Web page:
C:\>java -ea -Xmx1g -cp C:\bbmap\current\ jgi.BBDukF in=S-01_C.fq out=trimmed.fq
 literal=TCGTATGCCGTCTTCTGCTTG qtrim=rl trimq=6 ktrim=r k=23 mink=11 hdist=0 tbo
Executing jgi.BBDukF [in=S-01_C.fq, out=trimmed.fq, literal=TCGTATGCCGTCTTCTGCTT
G, qtrim=rl, trimq=6, ktrim=r, k=23, mink=11, hdist=0, tbo, tpe]

maskMiddle was disabled because useShortKmers=true
Memory: free=178m, used=13m

Added 0 kmers; time:    0.008 seconds.
Memory: free=172m, used=19m

Changed from ASCII-33 to ASCII-64 on input quality 95 while prescanning.
Input is being processed as unpaired
Started output streams: 0.024 seconds.
Processing time:                9.609 seconds.

Input:                          10675301 reads          523089749 bases.
QTrimmed:                       256092 reads (2.40%)    2932249 bases (0.56%)
KTrimmed:                       0 reads (0.00%)         0 bases (0.00%)
Trimmed by overlap:             0 reads (0.00%)         0 bases (0.00%)
Result:                         10657189 reads (99.83%)         520157500 bases

Time:                           9.668 seconds.
Reads Processed:      10675k    1104.23k reads/sec
Bases Processed:        523m    54.11m bases/sec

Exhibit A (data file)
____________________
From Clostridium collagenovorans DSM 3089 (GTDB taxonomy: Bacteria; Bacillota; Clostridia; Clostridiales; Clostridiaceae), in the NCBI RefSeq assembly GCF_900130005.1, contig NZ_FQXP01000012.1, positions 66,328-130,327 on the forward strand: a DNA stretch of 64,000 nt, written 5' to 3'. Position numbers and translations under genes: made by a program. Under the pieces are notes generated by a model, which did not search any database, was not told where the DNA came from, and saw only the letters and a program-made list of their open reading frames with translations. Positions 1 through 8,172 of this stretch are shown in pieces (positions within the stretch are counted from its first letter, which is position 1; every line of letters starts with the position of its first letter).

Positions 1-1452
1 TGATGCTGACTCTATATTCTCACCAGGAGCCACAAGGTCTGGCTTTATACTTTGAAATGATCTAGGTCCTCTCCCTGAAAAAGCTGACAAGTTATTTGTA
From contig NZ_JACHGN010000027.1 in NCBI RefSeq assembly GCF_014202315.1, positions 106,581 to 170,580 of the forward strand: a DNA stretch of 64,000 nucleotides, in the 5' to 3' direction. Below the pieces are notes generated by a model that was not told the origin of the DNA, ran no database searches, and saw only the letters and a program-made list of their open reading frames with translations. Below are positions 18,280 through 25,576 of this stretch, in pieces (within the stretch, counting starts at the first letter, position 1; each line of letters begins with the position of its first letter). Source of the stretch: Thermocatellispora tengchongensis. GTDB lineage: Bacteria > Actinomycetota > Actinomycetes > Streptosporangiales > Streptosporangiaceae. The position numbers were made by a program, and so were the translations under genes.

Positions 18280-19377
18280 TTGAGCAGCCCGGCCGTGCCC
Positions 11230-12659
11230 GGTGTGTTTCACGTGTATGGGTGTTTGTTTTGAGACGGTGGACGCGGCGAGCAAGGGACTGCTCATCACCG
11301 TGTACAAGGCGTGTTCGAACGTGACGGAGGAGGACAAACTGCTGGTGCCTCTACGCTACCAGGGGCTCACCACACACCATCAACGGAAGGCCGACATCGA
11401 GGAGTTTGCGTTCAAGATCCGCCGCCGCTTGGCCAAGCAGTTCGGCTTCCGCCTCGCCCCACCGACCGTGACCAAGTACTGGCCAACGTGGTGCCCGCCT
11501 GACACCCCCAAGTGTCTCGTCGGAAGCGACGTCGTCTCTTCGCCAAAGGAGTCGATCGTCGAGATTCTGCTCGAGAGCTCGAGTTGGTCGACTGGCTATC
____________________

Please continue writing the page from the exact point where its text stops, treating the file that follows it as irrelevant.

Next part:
ADD REPLYlink written 4.3 years ago by Zammy20

Since your adapter sequence is only 20bp, you need to set "k=20" or lower - otherwise, there cannot possibly be any kmer matches.

ADD REPLYlink written 4.3 years ago by Brian Bushnell16k

I was wondering is it possible that FastQC incorrectly detects encoding method? and is the sequence of adapter also relates to the encoding version? for example:

The illumina v1.0 small RNA 3p adapter       "TCGTATGCCGTCTTCTGCTTG" and the

The illumina v1.5 small RNA 3p adapter "ATCTCGTATGCCGTCTTCTGCTTG"

Now in my case, FastQC tells me that encoding method is 1.5 whereas the adapter sequence in my RAW dataset is of v1.0. I also checked this via manual Find option in Kate text editor that is showing the v1.0 adapter at the end of my reads. However, there are 44717 reads which have 3' sequence matching to v1.5 adapter in the sequence file. Attached is the screenshot of first few lines of RAW file. So what could be the actual encoding method here and again how it relates to the selection of quality value


ADD REPLYlink written 4.3 years ago by Zammy20

The encoding method is talking about quality encoding, not adapter sequences.

ADD REPLYlink written 4.3 years ago by Brian Bushnell16k
gravatar for rtliu
4.3 years ago by
New Zealand
rtliu2.0k wrote:

The recent paper suggests that "a more gentle trimming, specifically of those nucleotides whose PHRED score <2 or <5, is optimal for most studies across a wide variety of metrics."

ADD COMMENTlink written 4.3 years ago by rtliu2.0k

As I said before, there is no optimal Q-trim threshold for a wide variety of experiments.  That particular paper used very granular metrics - 0,2,5,10,20 - which is rather lazy; I would never pass a paper without data from all cutoffs, at least in the low range.  Could there be a value between 5 and 10 that is optimal?  From that paper alone, nobody will ever know.  And there is a huge difference between Q5 and Q10 when trimming - over a factor of 3 in error rate.